May 8, 2008 | CUNY Matters Columns
Today, CUNY and most other public universities entrusted with the same important public mission that they have always had, are challenged to meet that mission in a very different marketplace. Several trends are pushing us to rethink established models of public higher education.
First, there has been a steady decline in state support of public higher education. The result is that tuition and private donations constitute a larger portion of public universities’ total revenue. This redefines a university’s relationship with its traditional students and supporters. At the same time, the historic role of public institutions in educating students from all socioeconomic backgrounds is today more important than ever. In order to maintain their responsiveness, public universities will have to become more entrepreneurial.
Second, the large and growing endowments at many private and public universities are enabling these institutions to invest in students and faculty at a level well beyond that of other universities. The Chronicle of Higher Education’s 2006 analysis of data from the federal government and from the National Association of College and University Business Officers summed up in the situation in stark terms: “In the past 10 years, endowment assets per student at the richest baccalaureate institutions grew by nearly $127,000, an amount more than 10 times greater than the growth among the bottom quartile, where assets increased by only $8,600.” We cannot underestimate the importance of endowment income to support higher education; it affects faculty salaries, the number of full-time faculty, and student-teacher ratios.
Exacerbating these consequences is a third trend: There will soon be a huge outflow of faculty who were credentialed in the mid- to late ’60s. According to the National Study of Postsecondary Faculty, the percentage of faculty age 55 and older has grown from 24 percent in 1987 to almost 35 percent in 2003. In fall 2006, CUNY faculty were on average 2.8 years older than their national peers, with almost 48 percent age 55 or older. Of the full-time faculty who responded to the national survey, 30 percent said that they would probably retire in the next 10 years.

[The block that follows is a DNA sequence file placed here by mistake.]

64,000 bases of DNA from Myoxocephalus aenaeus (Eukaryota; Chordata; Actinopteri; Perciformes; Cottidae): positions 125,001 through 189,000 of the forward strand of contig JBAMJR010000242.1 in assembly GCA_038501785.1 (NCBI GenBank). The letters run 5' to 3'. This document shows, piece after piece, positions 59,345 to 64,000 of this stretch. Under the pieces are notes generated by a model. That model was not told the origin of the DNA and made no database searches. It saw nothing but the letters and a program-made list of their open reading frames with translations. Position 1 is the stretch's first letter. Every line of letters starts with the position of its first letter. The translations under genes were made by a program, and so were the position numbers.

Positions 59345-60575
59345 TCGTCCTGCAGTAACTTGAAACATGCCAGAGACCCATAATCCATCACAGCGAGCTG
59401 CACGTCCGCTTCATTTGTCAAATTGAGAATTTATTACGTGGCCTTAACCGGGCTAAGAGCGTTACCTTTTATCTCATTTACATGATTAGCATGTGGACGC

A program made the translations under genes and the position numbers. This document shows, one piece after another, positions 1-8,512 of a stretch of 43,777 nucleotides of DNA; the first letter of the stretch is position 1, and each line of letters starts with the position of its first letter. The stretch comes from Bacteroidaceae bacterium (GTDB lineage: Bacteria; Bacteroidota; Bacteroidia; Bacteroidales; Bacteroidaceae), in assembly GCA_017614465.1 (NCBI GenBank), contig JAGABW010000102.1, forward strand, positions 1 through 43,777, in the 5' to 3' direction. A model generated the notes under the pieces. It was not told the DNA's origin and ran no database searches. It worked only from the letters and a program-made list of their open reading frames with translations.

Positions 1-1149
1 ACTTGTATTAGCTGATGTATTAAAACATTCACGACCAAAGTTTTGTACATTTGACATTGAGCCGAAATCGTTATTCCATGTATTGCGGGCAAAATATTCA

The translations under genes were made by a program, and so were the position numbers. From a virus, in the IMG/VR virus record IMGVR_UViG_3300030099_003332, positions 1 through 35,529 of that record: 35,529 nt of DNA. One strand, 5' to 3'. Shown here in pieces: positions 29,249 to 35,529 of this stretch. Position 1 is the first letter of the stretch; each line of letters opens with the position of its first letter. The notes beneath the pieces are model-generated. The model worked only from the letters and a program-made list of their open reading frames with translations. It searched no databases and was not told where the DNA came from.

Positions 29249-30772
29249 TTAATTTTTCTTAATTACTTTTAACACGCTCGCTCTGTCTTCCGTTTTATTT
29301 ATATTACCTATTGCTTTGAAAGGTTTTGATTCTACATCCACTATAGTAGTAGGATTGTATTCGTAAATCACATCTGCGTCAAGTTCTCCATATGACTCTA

At the same time, enrollment in higher education is expected to grow. The National Center for Education Statistics projects a 12.6 percent increase over the next eight to nine years. Increasing retirements combined with growing enrollments will lead to a substantial demand for new faculty. One of the results will be an intensification of contentious “bidding wars” among universities for top-notch faculty.
The fourth and final trend is that our global “innovation economy” requires renewed attention to the need to educate our citizens—every citizen—to the highest level possible. But too few students are earning the advanced degrees they need to be participants in this global environment. As a Brookings Institution study recently pointed out, this has devastating consequences when it comes to economic mobility. The widening gaps in education levels between rich and poor, and between whites/Asians and blacks/Hispanics, have made it far more difficult for those in the poor and middle class without a college degree to become upwardly mobile. There is no question: A college degree remains an extremely powerful tool in improving one’s station in life. But only 11 percent of children from the lowest fifth of earners earn a college degree, while more than half of the children from the top fifth do.
All of these trends must be addressed by public institutions, particularly through attention to financing models and faculty recruitment efforts.
A few years ago, we introduced the CUNY Compact as one such response. This funding approach is intended to encourage shared responsibility for the University’s revenues—through government; alumni, friends, and donors; students; and the University itself—and to enhance serious investment in CUNY. The Compact model provides for a more rational tuition policy to help students prepare for and meet college costs. We have also been working to build the University’s academic reputation and its research capacity, and to provide every student with the highest-quality education, even as our enrollment grows. These efforts depend on a talented, productive faculty, and CUNY simply must foster its ability to recruit competitively.
Like other public institutions, the University is working to meet marketplace challenges in creative ways. New models are needed to enable public universities to maintain their prominence and their ability to set the standard for teaching and research. Our institutions must operate with flexibility, nimbleness, continuous investment, and performance rewards. Those that do not will undoubtedly be left behind.
From Chancellor Goldstein’s remarks at the 35th national conference of the National Center for the Study of Collective Bargaining in Higher Education and the Professions, April 7, 2008. The full text is available at the CUNY website: www.cuny.edu.